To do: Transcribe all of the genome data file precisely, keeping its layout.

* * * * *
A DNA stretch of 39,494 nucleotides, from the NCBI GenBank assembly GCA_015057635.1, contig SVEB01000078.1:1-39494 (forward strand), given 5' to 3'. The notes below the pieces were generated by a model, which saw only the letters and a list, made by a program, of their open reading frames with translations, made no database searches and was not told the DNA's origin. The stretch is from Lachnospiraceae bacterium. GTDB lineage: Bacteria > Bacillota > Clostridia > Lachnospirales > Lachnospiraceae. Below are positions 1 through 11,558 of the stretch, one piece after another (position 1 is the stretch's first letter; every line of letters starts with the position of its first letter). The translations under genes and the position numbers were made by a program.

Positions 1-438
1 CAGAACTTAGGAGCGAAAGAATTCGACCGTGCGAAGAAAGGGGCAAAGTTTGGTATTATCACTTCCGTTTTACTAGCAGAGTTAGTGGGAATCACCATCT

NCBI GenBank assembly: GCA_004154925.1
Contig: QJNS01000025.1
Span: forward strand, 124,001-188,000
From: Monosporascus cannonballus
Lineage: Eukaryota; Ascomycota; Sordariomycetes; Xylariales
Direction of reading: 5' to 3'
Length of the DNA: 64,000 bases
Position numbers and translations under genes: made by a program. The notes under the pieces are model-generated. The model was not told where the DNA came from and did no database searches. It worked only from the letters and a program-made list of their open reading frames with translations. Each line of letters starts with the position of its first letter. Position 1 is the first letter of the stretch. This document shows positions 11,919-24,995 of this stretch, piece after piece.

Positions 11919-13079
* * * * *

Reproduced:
A DNA stretch of 39,494 nucleotides, from the NCBI GenBank assembly GCA_015057635.1, contig SVEB01000078.1:1-39494 (forward strand), given 5' to 3'. The notes below the pieces were generated by a model, which saw only the letters and a list, made by a program, of their open reading frames with translations, made no database searches and was not told the DNA's origin. The stretch is from Lachnospiraceae bacterium. GTDB lineage: Bacteria > Bacillota > Clostridia > Lachnospirales > Lachnospiraceae. Below are positions 1 through 11,558 of the stretch, one piece after another (position 1 is the stretch's first letter; every line of letters starts with the position of its first letter). The translations under genes and the position numbers were made by a program.

Positions 1-438
1 CAGAACTTAGGAGCGAAAGAATTCGACCGTGCGAAGAAAGGGGCAAAGTTTGGTATTATCACTTCCGTTTTACTAGCAGAGTTAGTGGGAATCACCATCT

NCBI GenBank assembly: GCA_004154925.1
Contig: QJNS01000025.1
Span: forward strand, 124,001-188,000
From: Monosporascus cannonballus
Lineage: Eukaryota; Ascomycota; Sordariomycetes; Xylariales
Direction of reading: 5' to 3'
Length of the DNA: 64,000 bases
Position numbers and translations under genes: made by a program. The notes under the pieces are model-generated. The model was not told where the DNA came from and did no database searches. It worked only from the letters and a program-made list of their open reading frames with translations. Each line of letters starts with the position of its first letter. Position 1 is the first letter of the stretch. This document shows positions 11,919-24,995 of this stretch, piece after piece.

Positions 11919-13079